Almost all the cabinet and several junior ministers will attend ceremonies to mark 150 years since the abolition of slavery in the Netherlands on July 1, during which king Willem-Alexander is expected to make a formal apology.
The king and queen Máxima will be at the national Keti Koti ceremony in the Oosterpark in Amsterdam, together with prime minister Mark Rutte and a heavyweight delegation of four ministers, broadcaster NOS said on Tuesday.
Last week it emerged that the Dutch royal family played an important role in slavery, exploitation and forced labour during the Netherlands’ “golden age”, and earned some €545 million in the process.
At the end of last year, king Willem-Alexander ordered a complete review of the role of his forebearers and the royal house in colonialism. And in November, it was announced that the royal family’s collection of colonial-era artifacts is to be checked over by experts to make sure none of it was stolen or taken by force.
The ending of slavery will also be commemorated in the former Dutch colonies in the Caribbean and South America.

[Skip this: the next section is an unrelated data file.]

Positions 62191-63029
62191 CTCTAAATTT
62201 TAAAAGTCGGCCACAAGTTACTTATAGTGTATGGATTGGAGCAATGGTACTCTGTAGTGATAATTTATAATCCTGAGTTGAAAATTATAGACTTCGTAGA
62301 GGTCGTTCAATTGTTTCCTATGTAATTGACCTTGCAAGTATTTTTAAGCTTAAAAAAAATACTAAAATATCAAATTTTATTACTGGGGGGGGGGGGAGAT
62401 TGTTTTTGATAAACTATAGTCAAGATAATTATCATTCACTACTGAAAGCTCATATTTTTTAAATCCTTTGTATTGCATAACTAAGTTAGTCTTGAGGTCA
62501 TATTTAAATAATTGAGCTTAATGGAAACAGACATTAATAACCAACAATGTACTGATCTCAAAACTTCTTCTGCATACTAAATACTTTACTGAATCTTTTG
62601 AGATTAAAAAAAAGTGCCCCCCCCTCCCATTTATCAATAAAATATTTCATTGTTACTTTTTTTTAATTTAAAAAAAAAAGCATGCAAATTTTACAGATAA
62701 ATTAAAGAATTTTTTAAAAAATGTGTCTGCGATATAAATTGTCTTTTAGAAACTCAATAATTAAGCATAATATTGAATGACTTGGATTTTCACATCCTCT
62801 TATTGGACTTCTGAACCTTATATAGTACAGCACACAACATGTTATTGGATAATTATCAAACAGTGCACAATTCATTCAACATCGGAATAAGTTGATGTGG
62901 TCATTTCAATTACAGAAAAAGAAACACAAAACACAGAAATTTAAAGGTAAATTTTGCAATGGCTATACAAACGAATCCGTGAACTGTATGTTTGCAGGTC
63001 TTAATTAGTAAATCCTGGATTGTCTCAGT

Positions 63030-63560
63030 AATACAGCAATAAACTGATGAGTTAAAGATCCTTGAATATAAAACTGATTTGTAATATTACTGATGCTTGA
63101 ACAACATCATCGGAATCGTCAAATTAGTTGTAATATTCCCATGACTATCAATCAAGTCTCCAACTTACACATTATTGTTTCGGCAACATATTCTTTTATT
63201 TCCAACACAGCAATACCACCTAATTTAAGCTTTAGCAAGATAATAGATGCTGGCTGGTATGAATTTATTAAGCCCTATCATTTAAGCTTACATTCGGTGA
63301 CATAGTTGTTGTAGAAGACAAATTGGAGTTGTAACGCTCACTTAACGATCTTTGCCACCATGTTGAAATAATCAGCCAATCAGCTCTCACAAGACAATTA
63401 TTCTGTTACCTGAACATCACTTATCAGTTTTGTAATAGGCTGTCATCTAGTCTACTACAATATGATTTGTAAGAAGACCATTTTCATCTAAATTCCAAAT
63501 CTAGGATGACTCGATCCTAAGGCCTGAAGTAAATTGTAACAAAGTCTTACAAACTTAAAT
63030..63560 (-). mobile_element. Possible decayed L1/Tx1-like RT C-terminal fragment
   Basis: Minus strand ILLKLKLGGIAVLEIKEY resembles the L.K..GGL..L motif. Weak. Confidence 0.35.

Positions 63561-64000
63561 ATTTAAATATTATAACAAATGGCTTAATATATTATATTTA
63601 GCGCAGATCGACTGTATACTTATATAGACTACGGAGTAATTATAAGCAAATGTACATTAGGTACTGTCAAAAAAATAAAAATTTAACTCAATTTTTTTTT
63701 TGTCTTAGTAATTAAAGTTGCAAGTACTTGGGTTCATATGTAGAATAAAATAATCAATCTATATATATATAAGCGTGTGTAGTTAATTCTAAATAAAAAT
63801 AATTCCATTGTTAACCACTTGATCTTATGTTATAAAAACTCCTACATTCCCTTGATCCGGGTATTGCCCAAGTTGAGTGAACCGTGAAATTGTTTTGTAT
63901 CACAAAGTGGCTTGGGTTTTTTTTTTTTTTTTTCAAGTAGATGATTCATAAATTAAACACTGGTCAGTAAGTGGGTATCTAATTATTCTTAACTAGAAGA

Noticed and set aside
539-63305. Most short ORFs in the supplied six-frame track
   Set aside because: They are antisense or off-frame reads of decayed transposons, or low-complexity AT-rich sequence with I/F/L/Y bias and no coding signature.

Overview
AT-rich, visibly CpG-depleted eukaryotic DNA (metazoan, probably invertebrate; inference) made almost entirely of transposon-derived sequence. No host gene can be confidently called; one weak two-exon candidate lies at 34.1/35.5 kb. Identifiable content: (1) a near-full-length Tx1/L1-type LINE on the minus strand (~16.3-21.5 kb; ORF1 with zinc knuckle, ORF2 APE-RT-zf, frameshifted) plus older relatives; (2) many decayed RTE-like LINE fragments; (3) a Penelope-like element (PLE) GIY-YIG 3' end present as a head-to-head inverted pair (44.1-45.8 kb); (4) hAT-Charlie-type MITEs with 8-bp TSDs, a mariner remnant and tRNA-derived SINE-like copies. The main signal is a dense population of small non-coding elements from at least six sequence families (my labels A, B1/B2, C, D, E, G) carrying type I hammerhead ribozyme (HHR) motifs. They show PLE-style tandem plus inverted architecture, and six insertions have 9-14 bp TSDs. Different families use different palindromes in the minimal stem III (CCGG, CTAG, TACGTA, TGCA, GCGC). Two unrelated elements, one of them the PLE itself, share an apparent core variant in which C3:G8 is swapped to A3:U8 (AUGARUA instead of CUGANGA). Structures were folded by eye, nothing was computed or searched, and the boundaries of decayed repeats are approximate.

Health minister Ernst Kuipers is representing the government on Curaçao, housing minister Hugo de Jonge will be on Bonaire and foreign minister Wopke Hoekstra in Suriname. Junior ministers will be at similar ceremonies on Sint Maarten, Saba, Sint Eustatius and Aruba.
Rutte formally apologized for the Dutch role in the slave trade in December last year, a controversial event that was criticized by some organisations campaigning for justice.
Slavery was finally abolished in the former colonies of Suriname and the Dutch Antilles on July 1, 1863.
However, slaves in Suriname were only fully freed in 1873, since the law stipulated that there was to be a mandatory 10-year transition period. Owners were also paid compensation of 300 guilders for every enslaved person they released.
At its height in the 1770s, slavery generated over 10% of the gross domestic product of Holland, the richest of the seven Dutch provinces which made up the republic, according to social history researchers.
The income from the tobacco trade, sugar processing and shipbuilding was boosted by the use of slave labour used to grow crops on plantations, according to researchers at the International Institute for Social History.
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